Lawyers, Judges And Their Fear Of SciencePosted: December 10, 2013
Readers know that I love opinions authored by 7th Circuit jurist Richard Posner, not because I agree with what he says, but because I love the way he writes. Never boring.
In a recent decision he goes out of his way to chide the lawyers and judges in a case for their unforgivably poor understanding of science.
The underlying case involved a prison inmate’s claim that prison officials subjected him to “cruel and unusual punishment” by depriving him of his high blood pressure medication for three weeks. The 22-year-old inmate, who had early signs of hypertension but was otherwise healthy, alleged that this deprivation put him at risk of death, even the only evidence in support of that allegation was a single blood pressure reading during the three-week period showing slightly elevated blood pressure.
The district court dismissed the case, finding that the defendants had not acted with deliberate indifference. But the district court went on to state in its opinion that the deprivation of medication for three weeks created an “objectively serious medical condition.”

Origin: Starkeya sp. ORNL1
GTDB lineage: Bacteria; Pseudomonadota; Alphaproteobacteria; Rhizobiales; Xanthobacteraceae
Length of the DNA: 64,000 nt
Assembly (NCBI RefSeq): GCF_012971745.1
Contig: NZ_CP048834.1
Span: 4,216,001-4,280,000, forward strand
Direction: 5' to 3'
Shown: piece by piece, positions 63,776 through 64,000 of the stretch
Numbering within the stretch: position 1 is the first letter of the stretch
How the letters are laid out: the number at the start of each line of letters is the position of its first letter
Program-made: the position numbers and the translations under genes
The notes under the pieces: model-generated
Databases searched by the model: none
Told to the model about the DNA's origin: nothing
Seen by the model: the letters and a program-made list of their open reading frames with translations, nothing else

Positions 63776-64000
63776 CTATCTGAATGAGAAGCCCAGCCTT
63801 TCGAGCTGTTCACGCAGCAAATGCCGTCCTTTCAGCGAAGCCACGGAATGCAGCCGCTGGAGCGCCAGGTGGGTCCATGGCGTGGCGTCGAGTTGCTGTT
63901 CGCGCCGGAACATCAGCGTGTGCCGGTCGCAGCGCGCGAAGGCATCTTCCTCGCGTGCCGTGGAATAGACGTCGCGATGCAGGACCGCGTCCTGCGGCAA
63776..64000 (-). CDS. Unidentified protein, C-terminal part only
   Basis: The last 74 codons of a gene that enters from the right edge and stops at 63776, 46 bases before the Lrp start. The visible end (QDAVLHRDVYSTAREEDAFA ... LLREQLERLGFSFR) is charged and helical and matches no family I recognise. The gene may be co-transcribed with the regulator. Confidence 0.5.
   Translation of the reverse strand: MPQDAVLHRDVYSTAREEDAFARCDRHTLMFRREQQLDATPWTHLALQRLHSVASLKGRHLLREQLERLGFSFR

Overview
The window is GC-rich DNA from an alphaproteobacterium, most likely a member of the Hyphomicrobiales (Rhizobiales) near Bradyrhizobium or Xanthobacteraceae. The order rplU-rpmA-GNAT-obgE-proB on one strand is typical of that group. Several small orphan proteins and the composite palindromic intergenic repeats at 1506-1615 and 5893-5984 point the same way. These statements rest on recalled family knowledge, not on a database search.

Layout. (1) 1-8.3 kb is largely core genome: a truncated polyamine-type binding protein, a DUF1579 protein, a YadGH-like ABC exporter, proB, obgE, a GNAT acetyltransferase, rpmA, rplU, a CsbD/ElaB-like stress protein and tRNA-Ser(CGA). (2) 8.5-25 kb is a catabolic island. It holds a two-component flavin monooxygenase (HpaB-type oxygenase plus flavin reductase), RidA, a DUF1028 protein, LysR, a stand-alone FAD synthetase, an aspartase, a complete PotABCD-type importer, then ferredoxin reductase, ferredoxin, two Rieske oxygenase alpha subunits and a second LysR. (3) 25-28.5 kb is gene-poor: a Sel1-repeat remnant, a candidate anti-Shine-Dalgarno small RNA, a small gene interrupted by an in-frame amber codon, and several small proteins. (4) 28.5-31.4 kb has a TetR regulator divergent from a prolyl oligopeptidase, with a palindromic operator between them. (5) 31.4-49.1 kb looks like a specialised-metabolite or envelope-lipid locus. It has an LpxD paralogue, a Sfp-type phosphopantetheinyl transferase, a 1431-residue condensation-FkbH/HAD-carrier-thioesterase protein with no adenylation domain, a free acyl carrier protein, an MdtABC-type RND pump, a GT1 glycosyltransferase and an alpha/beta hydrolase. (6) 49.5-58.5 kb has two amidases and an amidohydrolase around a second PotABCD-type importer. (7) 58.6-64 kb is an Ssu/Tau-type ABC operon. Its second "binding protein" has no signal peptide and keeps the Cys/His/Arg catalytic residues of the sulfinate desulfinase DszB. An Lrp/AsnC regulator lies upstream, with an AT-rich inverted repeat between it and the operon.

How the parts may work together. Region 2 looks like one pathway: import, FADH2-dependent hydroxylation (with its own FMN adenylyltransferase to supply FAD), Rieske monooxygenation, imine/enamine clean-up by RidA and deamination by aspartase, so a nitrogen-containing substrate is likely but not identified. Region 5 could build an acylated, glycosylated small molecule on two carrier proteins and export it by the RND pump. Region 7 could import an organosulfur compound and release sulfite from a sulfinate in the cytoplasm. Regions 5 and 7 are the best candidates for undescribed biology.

That statement triggered Judge Posner’s lengthy detour in his opinion affirming the district court’s judgment because it was absolutely, totally, completely, utterly without any basis whatsoever in the medical literature.
According to Judge Posner, the district court could have resolved the case without addressing any medical questions. “But if they were going to venture an opinion on the ‘objective seriousness’ of the plaintiff’s ‘medical condition,’” Posner wrote, “they had to get the condition right—which was not hypertension but the medical consequences, in fact negligible, of a three‐week deprivation of medicine for mild, early‐stage hypertension.” He added:
The discomfort of the legal profession, including the judiciary, with science and technology is not a new phenomenon. Innumerable are the lawyers who explain that they picked law over a technical field because they have a ‘math block.’ . . . But it’s increasingly concerning, because of the extraordinary rate of scientific and other technological advances that figure increasingly in litigation.
He concluded that the “legal profession must get over its fear and loathing of science.”